The Expecting Mom’s Mouth

   pregnant woman

   Pregnancy brings with it many emotions and questions. What will your baby look like, what gender will it be, will you ever stop feeling sick? For all women though, how to care for your body while pregnant is at the top of the list. However, for many, oral hygiene seems to slip through the cracks.

There are many different opinions on this “hot topic” of whether dental care is safe and necessary during pregnancy. The answer is a little more complex than a yes or a no; so here are some general recommendations for pregnant women.

Firstly, there is no reason to postpone regular teeth cleaning and checkups while pregnant. In fact the added hormones during pregnancy can cause swelling in your gums which can allow for more food to get stuck between them, causing irritation and possibly a future cavity. Cleanings may be the most comfortable to have done during your second trimester when lying on your back is still comfortable. However any time during your pregnancy will be safe for you and baby.

If you do have a more serious problem come up in one of your teeth, the discussion should be made with your dentist about the safety of your specific procedure. A cavity, for example, should be filled even while pregnant. A tooth extraction or root canal is also an issue that is better taken care of as soon as it is found. Your dentist will be able to explain to you the types of numbing or medication used in these procedures and how each may or may not affect your pregnancy. Generally, if left unattended these problem areas or teeth can become more serious and require more drastic measures to be taken.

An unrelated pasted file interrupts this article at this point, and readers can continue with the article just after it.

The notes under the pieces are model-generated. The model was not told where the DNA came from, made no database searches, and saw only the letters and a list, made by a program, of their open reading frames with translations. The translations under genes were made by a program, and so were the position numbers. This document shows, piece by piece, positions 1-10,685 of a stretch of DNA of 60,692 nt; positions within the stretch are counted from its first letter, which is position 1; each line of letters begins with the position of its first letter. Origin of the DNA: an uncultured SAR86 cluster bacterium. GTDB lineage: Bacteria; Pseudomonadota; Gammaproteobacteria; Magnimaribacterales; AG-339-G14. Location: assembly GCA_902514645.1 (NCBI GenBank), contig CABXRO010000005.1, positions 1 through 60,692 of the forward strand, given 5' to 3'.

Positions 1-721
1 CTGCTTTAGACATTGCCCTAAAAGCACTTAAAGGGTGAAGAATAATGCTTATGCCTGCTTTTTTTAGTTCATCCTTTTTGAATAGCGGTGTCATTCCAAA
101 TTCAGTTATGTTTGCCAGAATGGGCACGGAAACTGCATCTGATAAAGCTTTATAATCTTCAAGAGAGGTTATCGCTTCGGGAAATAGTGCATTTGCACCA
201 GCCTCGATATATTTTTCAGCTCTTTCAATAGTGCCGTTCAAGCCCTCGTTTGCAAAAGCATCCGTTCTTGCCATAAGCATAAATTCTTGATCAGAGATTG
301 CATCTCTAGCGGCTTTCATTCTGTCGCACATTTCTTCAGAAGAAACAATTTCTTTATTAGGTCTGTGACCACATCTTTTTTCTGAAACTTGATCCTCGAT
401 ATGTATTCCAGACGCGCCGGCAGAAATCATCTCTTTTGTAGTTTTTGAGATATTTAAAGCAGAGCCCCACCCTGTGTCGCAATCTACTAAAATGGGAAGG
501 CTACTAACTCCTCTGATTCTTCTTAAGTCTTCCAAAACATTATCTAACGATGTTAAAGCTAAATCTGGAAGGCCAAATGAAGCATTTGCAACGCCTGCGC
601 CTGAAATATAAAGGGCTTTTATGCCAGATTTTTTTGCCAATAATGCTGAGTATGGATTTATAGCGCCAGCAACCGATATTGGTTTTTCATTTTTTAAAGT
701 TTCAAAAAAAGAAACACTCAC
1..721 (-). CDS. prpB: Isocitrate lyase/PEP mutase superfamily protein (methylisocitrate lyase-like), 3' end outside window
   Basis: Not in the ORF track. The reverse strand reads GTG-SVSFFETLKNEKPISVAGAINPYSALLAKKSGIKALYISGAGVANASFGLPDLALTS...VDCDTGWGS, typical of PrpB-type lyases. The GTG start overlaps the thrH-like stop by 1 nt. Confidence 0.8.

There are some cosmetic procedures that can and should wait until after pregnancy to be completed. Teeth whitening, for example, does not need to be done during pregnancy and can easily wait until after delivery.

Many women have increased sensitivity in their teeth and gums while pregnant and this can make you feel like avoiding the dentist at all costs. But continuing your routine of brushing, flossing and regular checkups will definitely save you the trouble of a more serious problem such as a cavity, or worse. As is the case with every health issue, you should ask your dentist as many questions as you feel necessary to be comfortable with your dental care during your pregnancy.

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